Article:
|Publication number||US5847110 A|
|Application number||US 08/911,991|
|Publication date||Dec 8, 1998|
|Filing date||Aug 15, 1997|
|Priority date||Aug 15, 1997|
|Also published as||WO1999008996A1|
|Publication number||08911991, 911991, US 5847110 A, US 5847110A, US-A-5847110, US5847110 A, US5847110A|
|Inventors||Paul R. Dragsten, Gregory J. Hansen|
|Original Assignee||Biomedical Frontiers, Inc.|
|Export Citation||BiBTeX, EndNote, RefMan|
|Patent Citations (6), Non-Patent Citations (2), Referenced by (9), Classifications (16), Legal Events (13)|
|External Links: USPTO, USPTO Assignment, Espacenet|
Schiff bases can be reduced by a variety of known reducing agents, for example, sodium borohydride, sodium cyanoborohydride, and the like. However, selective reduction of Schiff bases in molecules with other functional groups remains problematic. It is particularly difficult to selectively reduce Schiff bases in an aqueous solvent. For example, selective reduction of Schiff bases in a water soluble macromolecule at an acceptable yield has been difficult to achieve.
Amine complexes of borane are a family of reducing agents that have been shown to have broad reactivity under a variety of conditions. For example, borane-amine complexes can reduce carbonyl compounds in a variety of solvents. Typically though, borane-amine complexes are much more effective reducing agents in strong aqueous acid, such as a mineral acid or a Lewis acid, than in water. Mild conditions for reduction with borane-amine complexes include use of glacial acetic acid as a solvent, and borane-amine complexes reduce Schiff bases in glacial acetic acid.
In glacial acetic acid, borane-pyridine complex causes reductive amination of aldehyde or ketone and reduction of Schiff bases. Introduction of polar or hydrophilic cosolvents typically reduces or eliminates reduction of a Schiff base. Furthermore, some Schiff bases are reduced less readily than others. Although borane-pyridine complex was found to be effective for reducing Schiff bases formed from acetophenone or benzaldehyde, it was not effective in reducing Schiff bases derived from more hindered or less reactive ketones. For example, yields as high as 93% were obtained for reductive amination of acetaldehyde or cyclohexanone, but no reduction was observed when the Schiff base was derived from the reaction of aniline with camphor or of acetophenone with a hindered amine such as octylamine or cyclohexylamine.
Given the shortcomings of the current methods for reducing Schiff bases described above, a need exists for a method to reduce Schiff bases in aqueous solvents, in the presence of carbonyl groups, on unreactive molecules, or on hindered molecules, such as a water soluble carrier.
The present invention relates to a method for reducing a Schiff base and meets the needs described above. The method includes treating a Schiff base with borane-pyridine complex (or borane-pyridine) in an aqueous solution at a non-acid pH, such as pH at least about 4. The method can also include one or more steps for making the Schiff base, such as oxidizing a water soluble carrier to form a modified water soluble carrier comprising a dialdehyde moiety, and/or reacting a modified water soluble carrier with an amine to form the Schiff base.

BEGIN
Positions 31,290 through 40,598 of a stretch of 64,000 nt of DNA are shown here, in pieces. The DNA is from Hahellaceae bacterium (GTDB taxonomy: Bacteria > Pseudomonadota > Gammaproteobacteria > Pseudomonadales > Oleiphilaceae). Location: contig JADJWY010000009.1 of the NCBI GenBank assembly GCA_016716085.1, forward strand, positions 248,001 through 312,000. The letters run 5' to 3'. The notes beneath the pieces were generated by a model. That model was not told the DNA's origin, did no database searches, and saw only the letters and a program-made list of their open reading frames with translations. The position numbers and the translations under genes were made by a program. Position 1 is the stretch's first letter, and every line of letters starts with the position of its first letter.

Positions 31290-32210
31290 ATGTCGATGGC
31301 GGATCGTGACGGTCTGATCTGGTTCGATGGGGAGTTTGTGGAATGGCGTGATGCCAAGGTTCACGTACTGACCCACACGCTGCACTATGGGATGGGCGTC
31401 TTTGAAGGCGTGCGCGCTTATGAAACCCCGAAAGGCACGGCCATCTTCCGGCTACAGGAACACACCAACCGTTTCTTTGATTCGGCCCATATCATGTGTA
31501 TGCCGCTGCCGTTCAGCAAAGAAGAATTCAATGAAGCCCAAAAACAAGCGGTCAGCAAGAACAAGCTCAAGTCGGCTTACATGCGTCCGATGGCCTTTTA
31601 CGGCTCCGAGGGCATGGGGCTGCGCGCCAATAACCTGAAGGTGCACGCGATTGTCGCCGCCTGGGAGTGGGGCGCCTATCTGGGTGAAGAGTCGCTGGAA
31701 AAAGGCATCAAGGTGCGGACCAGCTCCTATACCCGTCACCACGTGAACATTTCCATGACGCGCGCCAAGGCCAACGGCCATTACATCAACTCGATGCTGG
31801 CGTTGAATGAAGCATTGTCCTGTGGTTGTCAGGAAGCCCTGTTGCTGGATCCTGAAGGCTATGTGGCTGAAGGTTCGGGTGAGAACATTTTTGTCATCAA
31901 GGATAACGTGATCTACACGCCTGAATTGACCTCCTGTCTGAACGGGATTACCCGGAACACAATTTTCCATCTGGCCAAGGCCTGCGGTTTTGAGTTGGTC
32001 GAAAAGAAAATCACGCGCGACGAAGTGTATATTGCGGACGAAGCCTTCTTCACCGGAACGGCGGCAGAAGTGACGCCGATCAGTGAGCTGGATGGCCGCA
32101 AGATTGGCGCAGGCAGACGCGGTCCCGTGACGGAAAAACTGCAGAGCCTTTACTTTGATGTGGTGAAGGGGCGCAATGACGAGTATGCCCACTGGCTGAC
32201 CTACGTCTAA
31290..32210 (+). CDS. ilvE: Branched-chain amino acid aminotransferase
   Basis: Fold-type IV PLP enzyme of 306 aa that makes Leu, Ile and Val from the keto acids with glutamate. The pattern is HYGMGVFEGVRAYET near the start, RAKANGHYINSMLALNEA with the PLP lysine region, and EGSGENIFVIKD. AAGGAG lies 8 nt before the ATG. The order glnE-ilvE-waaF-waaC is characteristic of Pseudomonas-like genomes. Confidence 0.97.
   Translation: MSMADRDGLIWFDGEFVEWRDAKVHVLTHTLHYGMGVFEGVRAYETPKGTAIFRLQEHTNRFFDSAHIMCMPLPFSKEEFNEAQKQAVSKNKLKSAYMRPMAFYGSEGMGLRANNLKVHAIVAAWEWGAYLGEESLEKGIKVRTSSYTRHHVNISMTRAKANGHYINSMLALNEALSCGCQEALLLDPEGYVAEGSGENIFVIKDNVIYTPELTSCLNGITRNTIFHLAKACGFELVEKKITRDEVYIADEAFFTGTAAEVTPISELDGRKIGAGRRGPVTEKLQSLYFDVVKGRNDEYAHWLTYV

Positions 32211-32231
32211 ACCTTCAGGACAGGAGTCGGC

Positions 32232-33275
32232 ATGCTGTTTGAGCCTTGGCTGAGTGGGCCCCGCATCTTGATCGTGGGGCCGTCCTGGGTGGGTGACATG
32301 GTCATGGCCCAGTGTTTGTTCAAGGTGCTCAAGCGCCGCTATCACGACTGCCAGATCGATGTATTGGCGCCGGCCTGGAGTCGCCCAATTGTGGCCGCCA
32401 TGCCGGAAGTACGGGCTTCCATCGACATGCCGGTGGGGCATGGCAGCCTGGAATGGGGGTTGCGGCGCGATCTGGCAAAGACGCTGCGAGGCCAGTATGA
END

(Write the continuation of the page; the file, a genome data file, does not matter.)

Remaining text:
This embodiment of the invention can also include additional steps, such as reducing aldehyde present after treating a Schiff base with borane-pyridine complex. This reduction can be accomplished by treating with sodium borohydride.
Products of and reactants in the method can be purified as part of the method. For example, purifying the Schiff base or the treated Schiff base can be accomplished by a method such as diafiltering or diafiltration.
In another embodiment of the invention, the method makes a covalently bonded conjugate of an amine and a water soluble carrier. In this embodiment the method includes steps of reacting a water soluble carrier with an amine, and treating reacted water soluble carrier with borane-pyridine complex.
This embodiment of the invention can also include additional steps, such as modifying a water soluble carrier to introduce groups that react with an amine and/or reducing species present after the treating step. A water soluble carrier can be modified by, for example, oxidation or reaction with a linking group to produce or incorporate carbonyl groups on the water soluble carrier. The reduction can be accomplished by treating with sodium borohydride.
The water soluble carrier, the initial product from reacting water soluble carrier with amine, the product from treating with borane-pyridine complex, or any other form of the water soluble carrier can be purified as part of the method. Purifying includes procedures such as diafiltering. Purifying also includes purifying the conjugate into a pharmaceutically acceptable vehicle.